The news that the Bishop of Fulham is to join the Anglican Ordinariate, however, means that an interesting opportunity may be about to present itself, for there will certainly be one vacancy to fill, and there may be others.
Let us imagine (though I am neither suggesting, nor hoping this will happen) that in addition to Bishop Broadhurst, one of the PEVs decides either to become a Roman Catholic or to join the Ordinariate. And let us assume those resignations come into effect early next year.
It is hard to believe that the Archbishop of Canterbury or York (wherever the vacancy occurs), would suggest that the remaining PEVs must ‘take up the slack’. If they were facing a demanding situation before July, things must be even more challenging for them now. In any case, the failure to appoint a replacement would suggest foreclosure on the outcome of the Synodical process.
It should be noted, incidentally, that General Synod must still be at liberty to reject the proposed legislation entirely. It has been argued that one of the reasons why the Synod was not bound by assurances given in 1993 is that a current legislature cannot be tied to the decisions of its predecessors. That being the case, the same must be true now — Synod can say no.
And there will certainly be ‘Following Motions’ being proposed during the discussions which must now be undertaken in dioceses. In other words, the outcome of the whole process is far from certain.
That being the case, a vacancy amongst the PEVs must, surely, be filled — as, equally surely, must John Broadhurst’s post in the Diocese of London.
Given, however, that the Evangelical constituency is at last waking up to the need for episcopal provision, this would present an excellent opportunity for the appointment of a Conservative Evangelical PEV.
Such an appointment would send a powerful signal that the needs of Evangelicals in this regard are being taken seriously by the establishment, and it would also encourage the Evangelicals to take these things seriously themselves.
Now of course there might be problems, not least with the fact that until now the PEV scheme has rather operated as if it were the preserve of Anglo-Catholics.
Our own experience with Bishop Keith Newton (all our three parishes are ‘Resolution C’) has been nothing short of superb, especially in the way that he has accommodated himself to our liturgical tradition. But could the same work the other way? Would — could? — a Conservative Evangelical even fit in, let alone go along, with the traditions found in typical Anglo-Catholic ‘C’ parishes?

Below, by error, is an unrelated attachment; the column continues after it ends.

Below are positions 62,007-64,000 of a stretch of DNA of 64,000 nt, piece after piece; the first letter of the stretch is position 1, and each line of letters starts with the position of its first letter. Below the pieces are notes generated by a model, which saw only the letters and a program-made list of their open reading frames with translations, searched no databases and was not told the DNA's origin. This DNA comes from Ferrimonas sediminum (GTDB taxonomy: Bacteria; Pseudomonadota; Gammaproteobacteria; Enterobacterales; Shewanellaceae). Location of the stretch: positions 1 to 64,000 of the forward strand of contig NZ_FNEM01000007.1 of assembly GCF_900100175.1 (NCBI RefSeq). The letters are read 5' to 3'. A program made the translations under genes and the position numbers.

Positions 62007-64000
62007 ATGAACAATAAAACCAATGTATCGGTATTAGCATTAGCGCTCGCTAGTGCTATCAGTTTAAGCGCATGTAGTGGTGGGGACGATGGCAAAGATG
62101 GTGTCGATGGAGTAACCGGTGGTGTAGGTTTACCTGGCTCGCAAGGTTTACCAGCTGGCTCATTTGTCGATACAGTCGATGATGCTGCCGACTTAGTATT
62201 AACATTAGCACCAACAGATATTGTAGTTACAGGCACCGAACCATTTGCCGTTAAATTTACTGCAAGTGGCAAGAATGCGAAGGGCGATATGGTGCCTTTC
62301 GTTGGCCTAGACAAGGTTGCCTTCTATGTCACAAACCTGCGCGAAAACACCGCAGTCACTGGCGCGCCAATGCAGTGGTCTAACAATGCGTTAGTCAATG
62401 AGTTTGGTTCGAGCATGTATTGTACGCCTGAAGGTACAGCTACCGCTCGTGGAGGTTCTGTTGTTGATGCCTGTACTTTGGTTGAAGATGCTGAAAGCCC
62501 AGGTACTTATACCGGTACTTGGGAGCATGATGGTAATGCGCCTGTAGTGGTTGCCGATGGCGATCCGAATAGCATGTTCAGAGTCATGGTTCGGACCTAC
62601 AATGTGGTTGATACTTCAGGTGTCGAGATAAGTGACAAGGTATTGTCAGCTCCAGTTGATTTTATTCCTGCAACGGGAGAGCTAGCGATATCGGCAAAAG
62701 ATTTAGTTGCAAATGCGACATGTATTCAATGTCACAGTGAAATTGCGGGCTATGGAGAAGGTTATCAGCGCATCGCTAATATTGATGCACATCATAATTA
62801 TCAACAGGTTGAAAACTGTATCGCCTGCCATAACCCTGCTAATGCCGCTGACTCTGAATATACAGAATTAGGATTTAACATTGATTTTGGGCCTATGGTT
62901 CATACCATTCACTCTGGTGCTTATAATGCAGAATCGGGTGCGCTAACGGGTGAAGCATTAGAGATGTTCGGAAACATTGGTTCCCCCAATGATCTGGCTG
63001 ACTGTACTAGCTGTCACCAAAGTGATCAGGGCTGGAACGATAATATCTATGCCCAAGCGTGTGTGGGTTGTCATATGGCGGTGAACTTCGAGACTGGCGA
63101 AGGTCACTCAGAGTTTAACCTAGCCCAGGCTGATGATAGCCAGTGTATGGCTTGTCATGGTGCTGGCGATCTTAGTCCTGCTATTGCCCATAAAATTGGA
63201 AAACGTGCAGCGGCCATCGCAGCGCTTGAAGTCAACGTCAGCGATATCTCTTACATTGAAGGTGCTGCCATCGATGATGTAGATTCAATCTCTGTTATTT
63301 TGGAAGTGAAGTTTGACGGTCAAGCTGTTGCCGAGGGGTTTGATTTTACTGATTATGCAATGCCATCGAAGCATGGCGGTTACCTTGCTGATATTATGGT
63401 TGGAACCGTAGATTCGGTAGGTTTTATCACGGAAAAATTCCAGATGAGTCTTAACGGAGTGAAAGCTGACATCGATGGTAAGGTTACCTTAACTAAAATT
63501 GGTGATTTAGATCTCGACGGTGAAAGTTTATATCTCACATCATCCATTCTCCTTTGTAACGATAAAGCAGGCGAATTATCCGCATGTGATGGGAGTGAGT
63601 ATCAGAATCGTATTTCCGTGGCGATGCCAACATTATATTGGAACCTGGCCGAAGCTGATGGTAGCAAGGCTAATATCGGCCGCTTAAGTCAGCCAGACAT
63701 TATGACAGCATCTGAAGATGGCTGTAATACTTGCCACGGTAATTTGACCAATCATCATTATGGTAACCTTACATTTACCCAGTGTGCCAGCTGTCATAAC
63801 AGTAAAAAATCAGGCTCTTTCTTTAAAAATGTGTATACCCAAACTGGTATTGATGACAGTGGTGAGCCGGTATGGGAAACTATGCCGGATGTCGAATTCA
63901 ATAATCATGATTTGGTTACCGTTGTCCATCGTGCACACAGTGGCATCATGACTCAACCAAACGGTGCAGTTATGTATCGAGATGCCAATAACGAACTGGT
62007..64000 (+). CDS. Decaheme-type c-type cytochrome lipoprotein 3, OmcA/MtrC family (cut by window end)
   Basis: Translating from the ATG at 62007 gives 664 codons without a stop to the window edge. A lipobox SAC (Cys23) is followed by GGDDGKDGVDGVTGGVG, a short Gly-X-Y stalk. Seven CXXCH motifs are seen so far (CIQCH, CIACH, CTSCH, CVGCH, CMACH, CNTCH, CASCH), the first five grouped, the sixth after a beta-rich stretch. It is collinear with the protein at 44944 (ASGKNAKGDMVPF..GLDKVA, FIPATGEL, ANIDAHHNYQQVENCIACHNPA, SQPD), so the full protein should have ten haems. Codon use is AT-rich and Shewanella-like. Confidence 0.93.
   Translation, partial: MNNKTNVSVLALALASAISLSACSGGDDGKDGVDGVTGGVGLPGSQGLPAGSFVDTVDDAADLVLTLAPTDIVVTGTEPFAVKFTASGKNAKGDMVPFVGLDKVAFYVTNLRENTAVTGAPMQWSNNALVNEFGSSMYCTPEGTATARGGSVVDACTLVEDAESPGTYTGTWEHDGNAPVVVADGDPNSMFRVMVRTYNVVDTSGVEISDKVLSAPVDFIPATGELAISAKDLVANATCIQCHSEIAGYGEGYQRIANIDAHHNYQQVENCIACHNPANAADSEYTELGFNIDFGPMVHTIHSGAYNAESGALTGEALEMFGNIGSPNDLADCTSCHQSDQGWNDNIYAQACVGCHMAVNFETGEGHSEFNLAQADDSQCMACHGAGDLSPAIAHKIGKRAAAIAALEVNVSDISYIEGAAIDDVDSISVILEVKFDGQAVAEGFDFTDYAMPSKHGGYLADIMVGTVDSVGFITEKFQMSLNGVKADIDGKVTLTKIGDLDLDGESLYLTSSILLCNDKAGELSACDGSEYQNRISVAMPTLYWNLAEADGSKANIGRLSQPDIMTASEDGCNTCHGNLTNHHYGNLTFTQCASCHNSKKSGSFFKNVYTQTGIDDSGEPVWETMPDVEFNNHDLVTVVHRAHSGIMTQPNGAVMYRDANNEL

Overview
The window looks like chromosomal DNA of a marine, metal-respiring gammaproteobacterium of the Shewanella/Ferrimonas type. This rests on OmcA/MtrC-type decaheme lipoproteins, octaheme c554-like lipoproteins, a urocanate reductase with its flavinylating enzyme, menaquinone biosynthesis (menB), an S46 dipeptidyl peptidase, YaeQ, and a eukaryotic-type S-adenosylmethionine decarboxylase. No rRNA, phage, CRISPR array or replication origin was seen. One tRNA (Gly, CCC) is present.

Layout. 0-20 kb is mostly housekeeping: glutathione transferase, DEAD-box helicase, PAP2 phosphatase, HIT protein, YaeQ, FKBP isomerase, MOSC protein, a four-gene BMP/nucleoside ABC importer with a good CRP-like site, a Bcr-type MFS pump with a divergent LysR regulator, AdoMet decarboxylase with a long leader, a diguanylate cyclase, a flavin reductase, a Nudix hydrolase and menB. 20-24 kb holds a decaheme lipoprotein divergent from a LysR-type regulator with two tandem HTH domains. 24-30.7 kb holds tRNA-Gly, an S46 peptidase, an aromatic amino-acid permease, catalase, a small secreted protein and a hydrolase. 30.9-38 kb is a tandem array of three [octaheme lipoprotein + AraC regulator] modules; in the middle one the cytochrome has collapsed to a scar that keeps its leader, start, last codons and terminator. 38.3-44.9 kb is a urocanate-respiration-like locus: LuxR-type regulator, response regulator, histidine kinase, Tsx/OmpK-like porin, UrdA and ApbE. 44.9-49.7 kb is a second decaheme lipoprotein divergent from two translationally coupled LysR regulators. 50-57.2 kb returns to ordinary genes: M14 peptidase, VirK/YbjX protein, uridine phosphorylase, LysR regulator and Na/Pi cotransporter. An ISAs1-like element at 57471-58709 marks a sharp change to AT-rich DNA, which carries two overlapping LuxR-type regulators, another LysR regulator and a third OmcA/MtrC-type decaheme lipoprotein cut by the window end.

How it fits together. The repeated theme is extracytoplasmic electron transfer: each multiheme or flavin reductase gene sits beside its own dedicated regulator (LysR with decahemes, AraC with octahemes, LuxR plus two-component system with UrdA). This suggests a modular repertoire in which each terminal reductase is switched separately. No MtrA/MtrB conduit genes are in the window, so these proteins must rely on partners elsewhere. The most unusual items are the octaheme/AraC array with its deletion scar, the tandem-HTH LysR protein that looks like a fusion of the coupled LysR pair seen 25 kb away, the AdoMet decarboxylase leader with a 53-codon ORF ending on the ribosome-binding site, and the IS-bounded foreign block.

It is a fair question, and the answer is probably not as things stand. Yet that does not have to close the matter.
I have observed to Anglo-Catholics that the Pope’s offer of an Anglican Ordinariate actually pushes them to do one of two things — either to move closer to Rome or to move closer to the Church of England. Like it or not, the position of mere ‘disaffection’ is no longer the option it was previously.
In other words, just as those who go into the Ordinariate will need to ask what it is they take with them of the Anglican heritage, those who do not must also ask how they stand in relation to the heritage in which they remain.
And this suggests an elegant solution to the question of how a Conservative Evangelical PEV might operate within the Anglo-Catholic constituency, namely by using the 1662 Book of Common Prayer for his liturgy and Convocation Robes for his dress.
Of course, this would not be entirely satisfactory for parishes used to other rites and rituals. Yet it would not be as if they were required to abandon such usages, for this is only being proposed for those occasions when the Bishop would be present. And it would have the advantage of allowing the Bishop himself to act conscientiously. Moreover, as Canon B3.2 requires, the BCP is the ‘default’ setting of the Church when there is a dispute over the liturgy, and therefore ought to be regarded by all parties as ‘neutral Anglican territory’.
There would, doubtless, be other issues to consider and other anxieties to settle on all sides. Nevertheless, in view of what is happening in the Church of England, and for the sake of a future in which as great a degree of unity as possible ought to be sought by everyone, the creation of a new Conservative Evangelical bishop would potentially be timely for all concerned.
John RichardsonAnonymous users wishing to paste in the comments box need first to select 'preview', then close the preview box. When posting your comments please give a full name and location. Comments without this information may be deleted.
18 October 2010
18 October 2010